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    I have to kindly disagree on the treats. It took forever for me to break mine's treat addiction after using treats to reinforce command. I'd suggest a few pats on the head and a soft spoken "good girl" as a reward system. Always speak softly to a young dog in training as well because a sharp or loud voice adds to their excitability. Be firm but at the same time be loud enough only for the dog to hear you. Don't smack their body in a hard pat, or baby talk profusely about good job. You want to maintain an atmosphere of calmness so they know this is business and play time will be afterward. ALWAYS play afterward to give them opportunity to wind down from work [​IMG] I'm no expert, but I know how my experiences have played out training 2 Pit Bull dogs, and these are MAJOR mistakes I have made myself and learned from them.
     
  7. Godsgrl

    Godsgrl Ostrich wrangler

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    Quote:I love the idea, Smiley, but it doesn't work with Sweet Pea. She will run the other way as happy as can be! Thanks though.
     
  8. Cindiloohoo

    Cindiloohoo Quiet as a Church Mouse

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    Quote:I'd stick with 'come' actually because it is more natural for you. I think it would cause confusion. All commands should be simple and natural. She just hasn't gotten the right idea yet. You have to be consistent and changing it mid training may work against you.
     
  9. Godsgrl

    Godsgrl Ostrich wrangler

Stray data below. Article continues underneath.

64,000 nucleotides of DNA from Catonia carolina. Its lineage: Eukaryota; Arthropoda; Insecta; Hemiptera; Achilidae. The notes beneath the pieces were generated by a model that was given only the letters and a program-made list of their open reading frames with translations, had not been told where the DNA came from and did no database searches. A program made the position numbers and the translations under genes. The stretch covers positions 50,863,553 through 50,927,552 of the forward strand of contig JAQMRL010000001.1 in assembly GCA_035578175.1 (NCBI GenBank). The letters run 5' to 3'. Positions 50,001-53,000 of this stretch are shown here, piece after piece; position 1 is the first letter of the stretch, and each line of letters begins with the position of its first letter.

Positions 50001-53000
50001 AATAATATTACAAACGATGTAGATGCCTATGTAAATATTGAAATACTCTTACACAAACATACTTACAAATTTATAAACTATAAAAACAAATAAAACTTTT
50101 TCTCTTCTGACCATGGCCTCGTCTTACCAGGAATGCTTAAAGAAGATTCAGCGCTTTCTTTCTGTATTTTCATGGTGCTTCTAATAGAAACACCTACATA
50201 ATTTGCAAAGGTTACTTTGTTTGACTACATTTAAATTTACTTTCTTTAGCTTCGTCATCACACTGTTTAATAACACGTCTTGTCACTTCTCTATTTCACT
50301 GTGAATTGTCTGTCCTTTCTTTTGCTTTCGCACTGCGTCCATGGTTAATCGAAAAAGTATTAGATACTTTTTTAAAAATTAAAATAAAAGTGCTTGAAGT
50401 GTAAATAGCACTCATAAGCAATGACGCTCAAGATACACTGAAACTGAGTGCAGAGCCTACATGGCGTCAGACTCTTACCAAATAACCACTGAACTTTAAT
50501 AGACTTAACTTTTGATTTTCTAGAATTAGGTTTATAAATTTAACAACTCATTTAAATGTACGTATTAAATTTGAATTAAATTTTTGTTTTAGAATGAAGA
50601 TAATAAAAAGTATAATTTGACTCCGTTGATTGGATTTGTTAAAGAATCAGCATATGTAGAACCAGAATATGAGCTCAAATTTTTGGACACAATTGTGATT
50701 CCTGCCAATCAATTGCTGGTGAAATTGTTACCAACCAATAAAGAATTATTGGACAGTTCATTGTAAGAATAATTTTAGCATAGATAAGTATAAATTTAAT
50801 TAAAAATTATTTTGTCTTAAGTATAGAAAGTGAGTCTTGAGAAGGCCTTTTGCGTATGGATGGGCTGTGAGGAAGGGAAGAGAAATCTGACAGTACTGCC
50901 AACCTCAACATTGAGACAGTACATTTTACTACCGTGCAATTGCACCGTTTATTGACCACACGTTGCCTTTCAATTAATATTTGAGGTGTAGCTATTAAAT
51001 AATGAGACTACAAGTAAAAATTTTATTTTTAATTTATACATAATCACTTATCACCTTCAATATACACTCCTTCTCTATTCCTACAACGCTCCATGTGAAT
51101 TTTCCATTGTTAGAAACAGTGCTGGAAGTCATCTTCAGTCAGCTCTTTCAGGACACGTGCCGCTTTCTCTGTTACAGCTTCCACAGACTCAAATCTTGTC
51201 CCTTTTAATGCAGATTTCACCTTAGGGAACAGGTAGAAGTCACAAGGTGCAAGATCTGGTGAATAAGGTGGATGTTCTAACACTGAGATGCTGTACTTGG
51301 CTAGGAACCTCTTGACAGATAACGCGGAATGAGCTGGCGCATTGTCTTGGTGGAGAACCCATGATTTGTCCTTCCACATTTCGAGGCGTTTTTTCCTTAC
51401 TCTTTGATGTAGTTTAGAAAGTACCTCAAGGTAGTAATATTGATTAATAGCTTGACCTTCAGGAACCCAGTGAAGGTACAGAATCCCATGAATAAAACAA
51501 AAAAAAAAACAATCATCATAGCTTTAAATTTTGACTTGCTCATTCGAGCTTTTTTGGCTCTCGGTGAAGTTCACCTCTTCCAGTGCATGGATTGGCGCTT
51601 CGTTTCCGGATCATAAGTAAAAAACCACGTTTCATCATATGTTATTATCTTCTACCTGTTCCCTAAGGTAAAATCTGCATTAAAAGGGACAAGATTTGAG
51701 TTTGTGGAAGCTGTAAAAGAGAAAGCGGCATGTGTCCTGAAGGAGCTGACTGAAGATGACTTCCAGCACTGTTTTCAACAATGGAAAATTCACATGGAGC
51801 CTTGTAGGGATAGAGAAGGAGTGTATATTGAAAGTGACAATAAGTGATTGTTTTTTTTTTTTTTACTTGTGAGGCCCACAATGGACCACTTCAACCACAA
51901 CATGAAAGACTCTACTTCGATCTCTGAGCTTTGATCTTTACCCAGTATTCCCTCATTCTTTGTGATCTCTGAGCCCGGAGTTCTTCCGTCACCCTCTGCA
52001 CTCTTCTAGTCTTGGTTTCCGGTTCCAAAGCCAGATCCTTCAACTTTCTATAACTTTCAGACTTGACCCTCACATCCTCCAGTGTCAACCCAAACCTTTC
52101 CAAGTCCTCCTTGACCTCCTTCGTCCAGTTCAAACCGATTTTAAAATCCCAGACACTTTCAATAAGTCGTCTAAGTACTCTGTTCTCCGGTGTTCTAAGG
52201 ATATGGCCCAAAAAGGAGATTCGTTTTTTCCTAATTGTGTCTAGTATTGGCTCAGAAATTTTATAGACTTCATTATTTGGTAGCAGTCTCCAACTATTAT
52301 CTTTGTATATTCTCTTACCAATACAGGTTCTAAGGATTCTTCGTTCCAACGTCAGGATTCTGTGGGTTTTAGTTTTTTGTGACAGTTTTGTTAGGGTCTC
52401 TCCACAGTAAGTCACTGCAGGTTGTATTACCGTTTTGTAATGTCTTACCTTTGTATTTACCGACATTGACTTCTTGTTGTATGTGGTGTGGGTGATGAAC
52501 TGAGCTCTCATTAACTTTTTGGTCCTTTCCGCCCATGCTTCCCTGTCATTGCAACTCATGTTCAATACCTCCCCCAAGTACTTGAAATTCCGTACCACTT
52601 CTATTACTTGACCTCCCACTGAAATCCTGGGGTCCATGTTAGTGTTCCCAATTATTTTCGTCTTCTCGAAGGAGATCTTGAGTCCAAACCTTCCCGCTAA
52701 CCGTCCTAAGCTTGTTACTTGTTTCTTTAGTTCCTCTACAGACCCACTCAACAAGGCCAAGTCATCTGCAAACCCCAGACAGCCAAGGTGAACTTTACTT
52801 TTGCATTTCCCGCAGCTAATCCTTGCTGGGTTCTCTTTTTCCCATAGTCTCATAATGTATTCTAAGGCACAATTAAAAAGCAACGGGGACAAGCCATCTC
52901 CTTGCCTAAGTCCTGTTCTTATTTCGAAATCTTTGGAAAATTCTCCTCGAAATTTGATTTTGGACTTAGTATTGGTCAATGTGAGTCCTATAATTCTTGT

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    Quote:Okay, thank you. I'll have to try these and see.
     
  10. Redyre Rotties

    Redyre Rotties Chillin' With My Peeps

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    Your first step, as recommended above, is to eliminate her ability to make a choice in the matter. People unwittingly train their dogs to ignore the come command by calling them when they are not going to come.

    So, use a long line, and DO NOT call her if you cannot make a recall happen.

    Next, play this game inside your house or in your yard, or with her dragging the long line outside:

    http://www.redyre.com/training/recallgame.html

    People teach their dog to stay just out of reach by doing several things. Stop doing all of these.

    Reaching out to the dog

    Leaning over towards the dog

    Moving or walking towards the dog

    When you reward the dog for coming to you, there is no reward unless you are holding the collar. When feeding the treat to the dog, the hand feeding the treat must have the wrist touching your body. When you use this little reminder, it stops you from reaching out to the dog, it makes the dog come all the way in to you to get the food, and you can then get the collar.

    Also teach this dog to enjoy coming to you by playing fetch/tug games. Don't take her toy away, ever. Play with several toys, and play tuggy fun games, let her win, and she will learn to enjoy running to you. Once she knows that coming to you means a game or a treat, your troubles are just about over, but recall skills always needs practicing and reinforcement to stay strong.

    Good luck!